-Byshop

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#6 Posted by Horgen (117239 posts) -
He already said that through ethernet the connection speed is fine. I'm guessing there is a lot of interference.
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#7 Posted by BLKR4330 (1698 posts) -

my wireless router allows me to select one of a couple of channels. you could try if that helps with your problem as many people might be using a default channel which will cause it to interfere with one another. just start up a browser and type your router's ip adres in the adres bar and you should be able to log in to your router where you probably have that option somewhere (consult manual if needed).

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#8 Posted by whitey_rolls (2539 posts) -

Are you in an apartment building?  If so it's likely traffic on the router channels, that's what I've found at least - also can cause disconnects.

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#9 Posted by Byshop (18489 posts) -

He already said that through ethernet the connection speed is fine. I'm guessing there is a lot of interference. horgen123

It's still a good idea to run the tracert test while the problem is occurring to get some quantifiable data to look at. If it is a problem with just the wifi, there should be some other symptom to go along with it like lowered wifi signal strength (from oversaturation of the band, maybe). If that's the case then a dual band router may help.

-Byshop

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#10 Posted by GummiRaccoon (13794 posts) -

[QUOTE="horgen123"]He already said that through ethernet the connection speed is fine. I'm guessing there is a lot of interference. Byshop

It's still a good idea to run the tracert test while the problem is occurring to get some quantifiable data to look at. If it is a problem with just the wifi, there should be some other symptom to go along with it like lowered wifi signal strength (from oversaturation of the band, maybe). If that's the case then a dual band router may help.

-Byshop

tracert is always a good idea.

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#11 Posted by superclocked (5864 posts) -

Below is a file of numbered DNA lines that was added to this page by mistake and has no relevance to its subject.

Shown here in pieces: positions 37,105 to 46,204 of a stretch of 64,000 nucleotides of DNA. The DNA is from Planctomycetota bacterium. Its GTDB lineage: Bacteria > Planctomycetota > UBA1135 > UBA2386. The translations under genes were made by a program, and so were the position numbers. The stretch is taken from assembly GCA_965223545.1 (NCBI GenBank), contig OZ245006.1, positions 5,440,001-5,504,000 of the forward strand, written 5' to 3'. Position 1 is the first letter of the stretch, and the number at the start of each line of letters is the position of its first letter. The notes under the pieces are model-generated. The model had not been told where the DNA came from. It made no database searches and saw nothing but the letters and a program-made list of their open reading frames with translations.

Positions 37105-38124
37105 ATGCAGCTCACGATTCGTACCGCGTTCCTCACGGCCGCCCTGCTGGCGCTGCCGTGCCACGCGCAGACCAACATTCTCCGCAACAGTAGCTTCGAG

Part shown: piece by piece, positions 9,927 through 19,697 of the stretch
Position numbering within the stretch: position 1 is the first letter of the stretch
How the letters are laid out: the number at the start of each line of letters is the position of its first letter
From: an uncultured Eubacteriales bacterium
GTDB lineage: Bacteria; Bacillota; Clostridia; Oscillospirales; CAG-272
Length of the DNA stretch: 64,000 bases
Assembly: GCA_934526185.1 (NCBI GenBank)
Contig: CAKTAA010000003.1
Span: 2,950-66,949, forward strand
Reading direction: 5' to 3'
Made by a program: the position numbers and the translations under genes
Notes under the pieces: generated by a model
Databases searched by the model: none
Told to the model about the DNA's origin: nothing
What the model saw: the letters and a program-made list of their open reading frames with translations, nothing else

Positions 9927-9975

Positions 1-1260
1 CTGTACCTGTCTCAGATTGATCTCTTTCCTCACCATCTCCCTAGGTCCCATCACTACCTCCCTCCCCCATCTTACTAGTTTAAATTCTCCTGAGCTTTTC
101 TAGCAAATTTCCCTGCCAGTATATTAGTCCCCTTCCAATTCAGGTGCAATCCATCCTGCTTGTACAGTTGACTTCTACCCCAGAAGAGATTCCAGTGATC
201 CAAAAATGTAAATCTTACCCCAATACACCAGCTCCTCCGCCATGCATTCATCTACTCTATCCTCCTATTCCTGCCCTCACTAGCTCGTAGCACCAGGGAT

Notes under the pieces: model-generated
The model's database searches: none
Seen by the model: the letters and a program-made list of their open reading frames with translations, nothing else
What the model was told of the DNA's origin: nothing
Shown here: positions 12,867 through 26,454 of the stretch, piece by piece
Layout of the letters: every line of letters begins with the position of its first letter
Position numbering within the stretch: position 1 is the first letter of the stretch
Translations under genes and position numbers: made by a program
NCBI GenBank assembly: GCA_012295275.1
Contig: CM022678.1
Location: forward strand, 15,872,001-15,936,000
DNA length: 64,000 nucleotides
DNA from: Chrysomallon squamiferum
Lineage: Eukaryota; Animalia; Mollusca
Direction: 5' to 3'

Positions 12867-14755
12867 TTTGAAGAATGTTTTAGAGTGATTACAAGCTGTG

[QUOTE="JustPlainLucas"][QUOTE="Stinger78"]Maybe your connection is getting affected by surrounding neighbors on the same ISP, and at a certain point, people will be getting home from work, and using more internet. At 10 or 11PM, people are probably going to bed. Is there also a chance your connection is open, with no password?

No, we use a password. We also monitor all devices connected to the router, and there are no unauthorized devices.

Microwave radiation from any number of sources could be killing your wifi speed. You mentioned that your internet stays speedy when using your ethernet cable, so I doubt it's your ISP. How much space is between your wifi router and PC?
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#12 Posted by Blistrax (1071 posts) -

It's RF interference. An illegal CBer or a ham operator or a powerful legitimate transmitter or just neighboring wifi routers are causing it. There are a few things you can do.

Look at you neighbors' rooftops to see if there's a large Yagi or quarter-wave ground plane or anything up there. If there is, talk to them. You can at least identify the source that way. If they give you a hard time, call the FCC.

Try different frequencies on your wifi.

Move the router closer to your computer, or adjust the antenna(s) to direct the signal at your computer. Try a single-stick at different angles, and orient double-sticks so a line between them is at right angles to your computer.